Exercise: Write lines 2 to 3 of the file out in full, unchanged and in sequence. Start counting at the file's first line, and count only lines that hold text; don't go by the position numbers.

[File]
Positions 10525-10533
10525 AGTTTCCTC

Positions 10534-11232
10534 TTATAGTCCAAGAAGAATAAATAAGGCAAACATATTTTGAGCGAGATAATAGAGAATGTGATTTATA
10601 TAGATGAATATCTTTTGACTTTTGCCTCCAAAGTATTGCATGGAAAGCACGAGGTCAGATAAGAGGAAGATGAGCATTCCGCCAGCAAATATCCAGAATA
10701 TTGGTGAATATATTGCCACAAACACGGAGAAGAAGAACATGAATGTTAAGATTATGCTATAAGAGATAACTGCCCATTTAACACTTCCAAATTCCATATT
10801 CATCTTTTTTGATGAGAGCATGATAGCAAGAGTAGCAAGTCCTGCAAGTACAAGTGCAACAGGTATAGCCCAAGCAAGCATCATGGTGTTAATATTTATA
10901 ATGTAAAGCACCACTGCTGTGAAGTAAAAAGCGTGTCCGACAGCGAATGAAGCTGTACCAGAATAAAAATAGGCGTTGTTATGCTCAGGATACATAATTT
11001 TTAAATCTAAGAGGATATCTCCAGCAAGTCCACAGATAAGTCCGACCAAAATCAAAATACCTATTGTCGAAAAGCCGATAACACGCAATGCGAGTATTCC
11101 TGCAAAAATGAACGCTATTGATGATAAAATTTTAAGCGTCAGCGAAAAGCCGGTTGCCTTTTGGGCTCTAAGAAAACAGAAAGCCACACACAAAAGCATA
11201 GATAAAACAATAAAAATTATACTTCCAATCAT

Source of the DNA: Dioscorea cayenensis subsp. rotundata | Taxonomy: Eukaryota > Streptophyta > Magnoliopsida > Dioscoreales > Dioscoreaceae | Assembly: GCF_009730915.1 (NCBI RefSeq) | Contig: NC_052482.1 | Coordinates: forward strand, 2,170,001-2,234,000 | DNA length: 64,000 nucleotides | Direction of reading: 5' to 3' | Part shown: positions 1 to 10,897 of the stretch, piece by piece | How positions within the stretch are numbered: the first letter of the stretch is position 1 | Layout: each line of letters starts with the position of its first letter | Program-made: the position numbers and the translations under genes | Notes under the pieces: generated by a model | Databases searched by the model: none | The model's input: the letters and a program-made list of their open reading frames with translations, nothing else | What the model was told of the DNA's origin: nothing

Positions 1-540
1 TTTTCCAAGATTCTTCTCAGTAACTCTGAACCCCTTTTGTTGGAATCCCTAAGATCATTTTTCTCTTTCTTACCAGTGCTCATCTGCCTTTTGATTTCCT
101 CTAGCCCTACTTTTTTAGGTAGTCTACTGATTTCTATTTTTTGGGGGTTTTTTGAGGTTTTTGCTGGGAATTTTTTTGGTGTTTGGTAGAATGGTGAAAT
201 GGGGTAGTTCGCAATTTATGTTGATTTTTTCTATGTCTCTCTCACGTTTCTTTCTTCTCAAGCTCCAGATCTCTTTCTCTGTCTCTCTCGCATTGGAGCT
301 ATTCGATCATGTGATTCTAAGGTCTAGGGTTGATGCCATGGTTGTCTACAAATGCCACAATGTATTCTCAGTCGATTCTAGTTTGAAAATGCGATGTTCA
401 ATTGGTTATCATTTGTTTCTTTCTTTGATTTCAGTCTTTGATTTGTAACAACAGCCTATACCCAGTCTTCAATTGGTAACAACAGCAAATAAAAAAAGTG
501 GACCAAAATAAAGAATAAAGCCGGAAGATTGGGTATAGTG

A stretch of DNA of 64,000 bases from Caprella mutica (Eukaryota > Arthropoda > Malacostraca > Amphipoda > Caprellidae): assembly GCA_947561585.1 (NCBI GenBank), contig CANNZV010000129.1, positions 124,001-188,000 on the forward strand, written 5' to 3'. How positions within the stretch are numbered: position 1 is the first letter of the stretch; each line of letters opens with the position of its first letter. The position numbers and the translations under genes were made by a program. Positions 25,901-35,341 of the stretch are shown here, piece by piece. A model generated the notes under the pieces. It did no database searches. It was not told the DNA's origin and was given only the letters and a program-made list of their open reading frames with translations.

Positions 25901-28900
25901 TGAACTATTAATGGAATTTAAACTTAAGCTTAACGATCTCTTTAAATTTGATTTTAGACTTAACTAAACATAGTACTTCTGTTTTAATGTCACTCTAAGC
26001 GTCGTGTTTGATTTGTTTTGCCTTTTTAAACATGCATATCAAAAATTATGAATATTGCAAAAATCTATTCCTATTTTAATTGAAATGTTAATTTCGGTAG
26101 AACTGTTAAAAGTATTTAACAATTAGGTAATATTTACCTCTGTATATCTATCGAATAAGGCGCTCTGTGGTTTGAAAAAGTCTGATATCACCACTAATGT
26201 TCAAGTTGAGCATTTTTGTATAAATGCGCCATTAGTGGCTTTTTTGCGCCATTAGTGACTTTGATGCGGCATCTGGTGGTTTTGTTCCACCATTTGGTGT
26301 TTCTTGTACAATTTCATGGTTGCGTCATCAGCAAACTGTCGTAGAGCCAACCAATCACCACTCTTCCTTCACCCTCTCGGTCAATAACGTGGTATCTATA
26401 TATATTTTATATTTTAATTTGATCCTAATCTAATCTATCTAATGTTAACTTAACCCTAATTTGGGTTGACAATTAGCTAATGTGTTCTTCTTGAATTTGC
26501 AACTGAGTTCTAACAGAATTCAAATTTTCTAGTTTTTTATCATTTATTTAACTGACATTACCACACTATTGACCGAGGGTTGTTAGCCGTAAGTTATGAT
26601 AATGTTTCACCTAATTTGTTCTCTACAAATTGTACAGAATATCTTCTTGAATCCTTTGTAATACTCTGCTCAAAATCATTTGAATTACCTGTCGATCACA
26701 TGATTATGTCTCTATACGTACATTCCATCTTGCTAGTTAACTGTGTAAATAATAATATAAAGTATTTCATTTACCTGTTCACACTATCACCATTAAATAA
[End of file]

10525 AGTTTCCTC

Positions 10534-11232